What Are The Implications Of A Phase III NASH Delay For Genfit SA (GNFTF)?

Mark Collins  |

French-based biotechnology company Genfit SA (GNFTF) just reported unaudited financial results for the first quarter of 2017, and alongside the numbers, gave markets an update on its lead development program – a phase III study investigating a drug called Elafibranor.

The update detailed a delay in enrollment for the trial against initial target timeframes, and market response to the news has been mixed. Genfit is trading relatively flat on the news, but there are concerns that the delay may translate to a delay in the program as a whole.

Under normal circumstances, a delay of this size (we’ll look at in detail shortly) wouldn't be too much of an issue. A bit of extra time ahead of registration submission, maybe a small added cost of development (minimal dilution, if any), that sort of thing. In this particular instance, however, a delay could have wider implications for the company, and the program in question.

With this in mind, here's a look at what's happened, what it's impact is on the drug and program in question, and why this is a special circumstance in the space.

Delay for Genfit's Elafibranor

So, as mentioned, the drug is called Elafibranor and Genfit is investigating it (as part of its lead program) as a potential therapy for patients suffering from nonalcoholic steatohepatitis (NASH), also referred to as nonalcoholic fatty liver disease (NAFLD). It's a type of liver disease characterized by a build-up of fat in the organ, and is generally associated with (and caused by) insulin resistance.

In its early stages, it's called NAFLD, whereas in its later stages (and in the stages in which it becomes incredibly serious) it turns into NASH. NASH, in particular, is characterized by fibrosis and cirrhosis and can be deadly if left untreated.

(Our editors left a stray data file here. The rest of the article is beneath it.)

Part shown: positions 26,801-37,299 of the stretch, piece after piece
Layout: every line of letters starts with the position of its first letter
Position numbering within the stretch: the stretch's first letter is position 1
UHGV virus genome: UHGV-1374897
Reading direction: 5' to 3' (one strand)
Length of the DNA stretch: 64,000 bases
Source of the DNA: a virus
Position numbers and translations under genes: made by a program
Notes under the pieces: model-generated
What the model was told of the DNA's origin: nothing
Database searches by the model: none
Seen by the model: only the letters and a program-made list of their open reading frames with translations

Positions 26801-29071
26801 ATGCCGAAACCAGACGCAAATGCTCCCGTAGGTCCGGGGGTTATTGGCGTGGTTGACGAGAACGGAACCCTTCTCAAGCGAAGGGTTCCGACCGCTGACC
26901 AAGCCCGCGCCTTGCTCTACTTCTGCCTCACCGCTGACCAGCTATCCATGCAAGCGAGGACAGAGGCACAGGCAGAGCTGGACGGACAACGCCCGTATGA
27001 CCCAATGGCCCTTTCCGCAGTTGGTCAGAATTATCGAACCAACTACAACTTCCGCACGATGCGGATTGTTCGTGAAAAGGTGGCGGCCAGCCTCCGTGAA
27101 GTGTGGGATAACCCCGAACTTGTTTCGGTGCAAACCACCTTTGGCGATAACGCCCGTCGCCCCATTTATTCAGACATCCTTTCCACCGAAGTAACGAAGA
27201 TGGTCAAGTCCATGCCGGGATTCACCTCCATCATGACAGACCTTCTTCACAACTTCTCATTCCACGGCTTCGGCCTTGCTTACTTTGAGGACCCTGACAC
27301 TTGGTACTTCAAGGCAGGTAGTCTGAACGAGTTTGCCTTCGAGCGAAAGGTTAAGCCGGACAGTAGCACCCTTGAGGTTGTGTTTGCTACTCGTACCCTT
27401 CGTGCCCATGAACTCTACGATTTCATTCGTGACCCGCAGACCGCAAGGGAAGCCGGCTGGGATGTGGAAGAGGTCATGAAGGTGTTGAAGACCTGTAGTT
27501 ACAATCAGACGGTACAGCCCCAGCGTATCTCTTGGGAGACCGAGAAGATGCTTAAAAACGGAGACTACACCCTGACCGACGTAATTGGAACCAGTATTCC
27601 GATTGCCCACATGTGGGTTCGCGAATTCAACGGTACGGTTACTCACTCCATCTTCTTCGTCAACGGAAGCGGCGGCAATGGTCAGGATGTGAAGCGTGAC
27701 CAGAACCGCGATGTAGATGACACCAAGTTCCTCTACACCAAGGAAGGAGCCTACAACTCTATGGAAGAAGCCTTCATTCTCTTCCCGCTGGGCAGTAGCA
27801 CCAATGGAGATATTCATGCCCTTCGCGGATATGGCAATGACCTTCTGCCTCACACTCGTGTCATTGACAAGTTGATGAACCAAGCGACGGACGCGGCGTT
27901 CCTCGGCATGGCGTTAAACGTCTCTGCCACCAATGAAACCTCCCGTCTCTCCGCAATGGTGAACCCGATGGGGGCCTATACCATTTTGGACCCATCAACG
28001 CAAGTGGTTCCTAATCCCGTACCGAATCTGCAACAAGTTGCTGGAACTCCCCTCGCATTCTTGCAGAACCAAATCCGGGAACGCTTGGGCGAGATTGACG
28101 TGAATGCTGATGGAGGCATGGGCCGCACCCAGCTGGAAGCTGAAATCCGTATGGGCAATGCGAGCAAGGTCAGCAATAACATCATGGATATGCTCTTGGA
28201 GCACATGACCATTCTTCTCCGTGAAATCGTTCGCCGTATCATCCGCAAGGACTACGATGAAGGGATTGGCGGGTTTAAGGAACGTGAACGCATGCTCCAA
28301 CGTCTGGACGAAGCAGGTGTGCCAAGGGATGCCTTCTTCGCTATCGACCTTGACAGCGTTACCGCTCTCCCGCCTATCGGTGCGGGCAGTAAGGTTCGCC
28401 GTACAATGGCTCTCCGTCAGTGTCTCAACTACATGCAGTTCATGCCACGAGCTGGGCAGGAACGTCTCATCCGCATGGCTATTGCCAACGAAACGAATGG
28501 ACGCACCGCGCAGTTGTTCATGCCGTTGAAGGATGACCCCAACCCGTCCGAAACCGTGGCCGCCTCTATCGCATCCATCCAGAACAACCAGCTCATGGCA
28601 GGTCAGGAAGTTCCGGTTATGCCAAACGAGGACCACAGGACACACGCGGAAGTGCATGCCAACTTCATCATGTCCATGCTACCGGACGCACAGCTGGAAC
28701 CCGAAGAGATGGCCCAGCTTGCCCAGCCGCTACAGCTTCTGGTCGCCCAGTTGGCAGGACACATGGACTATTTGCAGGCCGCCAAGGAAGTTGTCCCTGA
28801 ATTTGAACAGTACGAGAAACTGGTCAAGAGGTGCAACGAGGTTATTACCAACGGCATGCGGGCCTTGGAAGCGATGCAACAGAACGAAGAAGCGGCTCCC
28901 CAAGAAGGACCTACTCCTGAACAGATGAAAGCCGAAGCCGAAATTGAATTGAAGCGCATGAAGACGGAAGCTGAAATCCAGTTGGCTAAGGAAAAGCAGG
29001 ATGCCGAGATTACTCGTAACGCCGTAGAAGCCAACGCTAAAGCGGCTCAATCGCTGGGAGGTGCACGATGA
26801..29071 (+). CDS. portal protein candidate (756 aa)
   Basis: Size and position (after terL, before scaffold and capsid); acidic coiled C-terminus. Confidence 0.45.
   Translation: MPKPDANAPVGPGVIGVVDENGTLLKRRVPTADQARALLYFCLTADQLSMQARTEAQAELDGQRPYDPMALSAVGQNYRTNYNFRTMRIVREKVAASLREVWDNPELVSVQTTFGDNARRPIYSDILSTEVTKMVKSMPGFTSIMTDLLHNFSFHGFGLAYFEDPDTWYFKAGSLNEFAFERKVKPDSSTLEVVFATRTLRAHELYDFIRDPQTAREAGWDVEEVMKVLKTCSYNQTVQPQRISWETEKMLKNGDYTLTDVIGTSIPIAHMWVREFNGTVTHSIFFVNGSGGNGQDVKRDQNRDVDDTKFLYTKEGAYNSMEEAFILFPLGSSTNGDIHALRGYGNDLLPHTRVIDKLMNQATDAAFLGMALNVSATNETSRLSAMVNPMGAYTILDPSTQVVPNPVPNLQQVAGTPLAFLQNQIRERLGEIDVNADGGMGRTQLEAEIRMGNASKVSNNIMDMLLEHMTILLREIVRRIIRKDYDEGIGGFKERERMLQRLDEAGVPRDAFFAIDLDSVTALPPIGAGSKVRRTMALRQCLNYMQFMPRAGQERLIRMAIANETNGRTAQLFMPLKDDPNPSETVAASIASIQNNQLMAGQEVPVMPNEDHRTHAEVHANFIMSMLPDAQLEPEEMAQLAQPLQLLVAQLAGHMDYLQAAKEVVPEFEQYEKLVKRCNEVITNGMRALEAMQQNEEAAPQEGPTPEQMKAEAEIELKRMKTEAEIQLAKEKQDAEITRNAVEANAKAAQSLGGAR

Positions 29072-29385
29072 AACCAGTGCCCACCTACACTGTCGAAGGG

Right now, however, there's basically no treatment on the market for the condition. Combine this with the fact that in developed western regions, such as the US and Europe, the disease has a prevalence rate of between 20-40%, and there's a large opportunity for any company that can get a safe and effective treatment on the shelves. Estimates put the market potential at between $20-25 billion at the low end of annual revenues, within ten years.

Of course, this potential hasn’t gone unnoticed. Many reading might already be aware of the scramble that's happening right now to get a treatment to market. Intercept Pharmaceuticals Inc (ICPT), Gilead Sciences, Inc. (GILD), Shire PLC (ADR) (SHPG), Novartis AG (ADR) (NVS) and Allergan plc (AGN) are just some of the biggest names pushing their own NASH candidates towards NDA submission right now, and this is why any delay could be a potential issue for Genfit.

Specifically, the company is regarded as one of the front runners in the space, in terms of getting a treatment in front of the FDA and the EMA for approval. Management has slated 2019 as a target for getting this drug on the shelves. If the trial that's going to support a regulatory submission is delayed, NDA submission could, in turn, be delayed, and this might mean Genfit misses its 2019 target commercialization. This could hand an advantage to any one of the companies mentioned above, and give them a chance to grab a portion of the tens of billions of dollars in new market revenues on offer.

With That Noted – What's Happened?